Interview with the Latin patriarch of Jerusalem Michel Sabbah
By Alessandra Borghese Newsweek International - December 2003
Dec. 23 issue ' When Pope John Paul II appointed Michel Sabbah as the Latin patriarch of Jerusalem in 1988, it was the first time the Holy Land's indigenous Roman Catholics were led by a fellow Palestinian. Previously, Rome had always sent an Italian to fill the sensitive post.
SOME 20 PERCENT of Palestinians are Christians, including Yasir Arafat's wife, Suha, who was born into a Christian family before converting. On a recent visit to Rome, Patriarch Sabbah spoke to NEWSWEEK's Alessandra Borghese at the Vatican about where Christians stand in an atmosphere of conflict between Muslims and Jews. Excerpts:
BORGHESE: Is it difficult to be a Christian in Israel, and are people heeding the Holy Father's call for Christians not to leave the Holy Land?
SABBAH: Christians live like others. They're Palestinians, and as a result life is hard and they suffer; their liberty of movement is limited. They're humiliated and reduced to begging for their daily bread. Some have left, especially those who are economically able to do so. Others remain by principle, and because they want to stay faithful to their homeland and to the church.
How do you feel about the efforts of the Vatican to negotiate between the Palestinians and the Israelis, and the effort to win recognition for Israel by the Vatican?
There's a much greater presence of the church, and much greater efforts to facilitate action in the Holy Land and dialogue with the two authorities. However, until now all these efforts have not produced much. For example, we have problems renewing visas even for clergy.
Is it difficult being a Christian Palestinian in a predominantly Muslim and Jewish land?
Christians are part of Palestinian society, and the Palestinians are Christians and Muslims. No one is going to flee because of Islamic influence, but because of the lack of work, or the political tension provoked by the curfew. But there is no Muslim persecution of Christians, and in fact they share the same hope of one day having an independent state.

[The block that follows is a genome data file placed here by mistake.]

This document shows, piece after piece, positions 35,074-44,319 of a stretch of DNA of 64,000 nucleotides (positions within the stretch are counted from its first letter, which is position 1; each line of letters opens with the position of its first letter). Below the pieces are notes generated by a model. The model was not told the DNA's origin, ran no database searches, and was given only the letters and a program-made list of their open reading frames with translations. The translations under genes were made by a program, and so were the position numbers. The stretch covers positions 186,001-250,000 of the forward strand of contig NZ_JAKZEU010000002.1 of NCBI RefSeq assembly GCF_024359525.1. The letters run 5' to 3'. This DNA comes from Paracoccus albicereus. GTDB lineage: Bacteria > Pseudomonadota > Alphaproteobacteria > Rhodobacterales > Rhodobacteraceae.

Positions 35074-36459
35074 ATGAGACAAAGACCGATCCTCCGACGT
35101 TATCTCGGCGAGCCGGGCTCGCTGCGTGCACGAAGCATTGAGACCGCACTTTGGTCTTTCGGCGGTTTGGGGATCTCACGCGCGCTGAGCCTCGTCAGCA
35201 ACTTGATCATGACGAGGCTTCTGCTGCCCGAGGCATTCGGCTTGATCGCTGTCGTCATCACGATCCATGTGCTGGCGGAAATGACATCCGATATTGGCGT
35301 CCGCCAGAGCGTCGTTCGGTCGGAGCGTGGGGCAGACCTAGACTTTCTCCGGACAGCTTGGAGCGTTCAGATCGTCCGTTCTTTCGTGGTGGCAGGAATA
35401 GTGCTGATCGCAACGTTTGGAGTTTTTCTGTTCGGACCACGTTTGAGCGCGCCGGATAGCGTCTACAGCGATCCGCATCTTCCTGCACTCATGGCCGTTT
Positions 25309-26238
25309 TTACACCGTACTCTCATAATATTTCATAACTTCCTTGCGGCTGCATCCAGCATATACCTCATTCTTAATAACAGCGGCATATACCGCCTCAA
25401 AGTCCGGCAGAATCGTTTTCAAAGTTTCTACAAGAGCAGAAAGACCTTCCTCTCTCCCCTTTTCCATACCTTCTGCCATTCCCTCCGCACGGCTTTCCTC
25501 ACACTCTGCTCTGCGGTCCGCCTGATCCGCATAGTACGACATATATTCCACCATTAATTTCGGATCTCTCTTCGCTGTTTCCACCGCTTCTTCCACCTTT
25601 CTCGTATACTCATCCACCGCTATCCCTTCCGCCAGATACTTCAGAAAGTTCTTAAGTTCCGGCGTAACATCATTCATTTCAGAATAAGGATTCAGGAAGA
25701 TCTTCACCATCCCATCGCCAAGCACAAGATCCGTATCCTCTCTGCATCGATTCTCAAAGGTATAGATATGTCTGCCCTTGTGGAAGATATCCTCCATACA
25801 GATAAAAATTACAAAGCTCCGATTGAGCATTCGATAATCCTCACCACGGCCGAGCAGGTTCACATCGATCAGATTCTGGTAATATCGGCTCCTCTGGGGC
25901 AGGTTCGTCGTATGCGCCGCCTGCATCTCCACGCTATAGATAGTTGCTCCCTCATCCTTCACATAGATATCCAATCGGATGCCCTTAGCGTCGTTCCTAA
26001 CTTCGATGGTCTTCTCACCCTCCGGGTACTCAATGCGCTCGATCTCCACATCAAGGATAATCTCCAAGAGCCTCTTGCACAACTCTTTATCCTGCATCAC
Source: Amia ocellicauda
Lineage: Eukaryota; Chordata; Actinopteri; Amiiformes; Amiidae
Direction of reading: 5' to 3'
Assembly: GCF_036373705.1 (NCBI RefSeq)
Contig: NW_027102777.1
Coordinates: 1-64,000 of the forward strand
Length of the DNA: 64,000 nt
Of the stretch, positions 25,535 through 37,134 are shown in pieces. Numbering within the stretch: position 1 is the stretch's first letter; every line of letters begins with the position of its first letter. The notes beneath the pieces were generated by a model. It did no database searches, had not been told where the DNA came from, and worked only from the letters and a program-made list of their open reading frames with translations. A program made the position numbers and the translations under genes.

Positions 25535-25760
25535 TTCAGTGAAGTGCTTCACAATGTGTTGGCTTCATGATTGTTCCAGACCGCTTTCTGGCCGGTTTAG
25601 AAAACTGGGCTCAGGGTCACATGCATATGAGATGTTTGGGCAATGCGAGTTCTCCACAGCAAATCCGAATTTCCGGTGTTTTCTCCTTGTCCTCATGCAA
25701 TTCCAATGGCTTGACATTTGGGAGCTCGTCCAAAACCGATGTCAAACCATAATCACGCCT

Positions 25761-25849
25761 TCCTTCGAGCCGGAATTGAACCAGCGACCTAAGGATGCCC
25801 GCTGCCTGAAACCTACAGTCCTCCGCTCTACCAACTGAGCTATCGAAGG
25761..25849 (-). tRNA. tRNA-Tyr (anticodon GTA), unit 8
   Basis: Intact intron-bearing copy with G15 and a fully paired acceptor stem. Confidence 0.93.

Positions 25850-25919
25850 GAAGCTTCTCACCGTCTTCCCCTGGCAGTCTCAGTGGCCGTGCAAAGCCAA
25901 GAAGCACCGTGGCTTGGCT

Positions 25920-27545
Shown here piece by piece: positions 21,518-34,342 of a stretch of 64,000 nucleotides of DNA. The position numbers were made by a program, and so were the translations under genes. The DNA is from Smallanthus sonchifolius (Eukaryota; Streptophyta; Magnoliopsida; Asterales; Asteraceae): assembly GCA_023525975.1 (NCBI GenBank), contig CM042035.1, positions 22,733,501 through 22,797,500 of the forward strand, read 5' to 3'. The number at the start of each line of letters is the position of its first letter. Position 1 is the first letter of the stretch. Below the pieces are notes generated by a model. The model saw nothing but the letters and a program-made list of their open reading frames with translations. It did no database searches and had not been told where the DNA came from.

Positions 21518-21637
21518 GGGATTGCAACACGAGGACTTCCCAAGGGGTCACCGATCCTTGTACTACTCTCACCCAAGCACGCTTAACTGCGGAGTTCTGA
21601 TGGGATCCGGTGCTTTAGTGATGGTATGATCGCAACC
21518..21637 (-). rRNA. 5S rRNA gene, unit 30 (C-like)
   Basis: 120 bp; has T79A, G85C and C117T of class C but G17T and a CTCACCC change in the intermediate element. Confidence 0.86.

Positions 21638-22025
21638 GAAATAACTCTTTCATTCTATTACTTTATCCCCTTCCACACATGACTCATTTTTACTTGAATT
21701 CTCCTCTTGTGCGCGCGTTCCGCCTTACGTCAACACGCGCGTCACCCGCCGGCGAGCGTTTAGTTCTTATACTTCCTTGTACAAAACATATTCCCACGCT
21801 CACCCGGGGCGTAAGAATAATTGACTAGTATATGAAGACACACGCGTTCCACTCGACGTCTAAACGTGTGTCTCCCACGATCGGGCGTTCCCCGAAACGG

Don't you see a desire on the part of Muslims to dominate and convert other faiths?
Just a moment. This isn't easily understood in the West. We Palestinians know how to live together and how to understand this relationship. We are one people, even if there are some difficulties.
But aren't you isolating the case of the Palestinians? This isn't a relationship that is easily exported. To find Christians who are persecuted it's enough just to look at Vatican reports. Think of Pakistan, Afghanistan, Indonesia, Iraq.
In Arab countries there is no persecution of Christians. I don't speak of Pakistan, but in Egypt, Syria, Iraq, Lebanon'no. Historically there have been some massacres, beginning when Europe entered the Mideast.
Not even any effort at the conversion of Christians?
There's always that, but much of it is social pressure, that's all. Nowadays we cannot say there is persecution. There are problems of the majority and minority, disputes of a social nature. These governments are very vigilant about relations between Muslims and Christians. There's a lot of propaganda in the West; I don't know why. Let us live in peace and don't foment fear, it's fear that weakens us. Our vocation is to live among Muslims and to give testimony to Jesus in a Muslim society. It's difficult, but we accept it.
What kind of Christmas will this one be in Bethlehem's Church of the Nativity?
A Christmas of prayer, calling on God to have pity on this land. We will pray for peace and if there is not peace, the siege will continue.
Do you see suicide bombers as true martyrs?
According to Islam, they are. It's necessary to treat each one according to his own principles. As Muslims see it, suicide bombers are giving their lives for their country, to gain their liberty. As a Christian, suicide is not permissible in any case, even for your country. You may not kill yourself.
The Israelis, too, are under attack. They are being overwhelmed with continuing acts of terrorism.
Under attack, by whom? Israel occupies and attacks someone else's land and finds resistance. Israel is not being attacked. When Israel ceases to attack and to occupy [the Palestinian territories], they won't suffer any further counterattacks. If Israel wants to end violence, it only needs to end occupation. I'm 200 percent certain of this, and I've said it many times.
Do you feel January's elections in Israel will do any good?
Nothing will change. The majority in Israel is for [Ariel] Sharon and [Benjamin] Netanyahu. They're for the same political line.
What has given you the most comfort in this past year, with so much desperation?
The patience of the people and their hope in the midst of continuous war.
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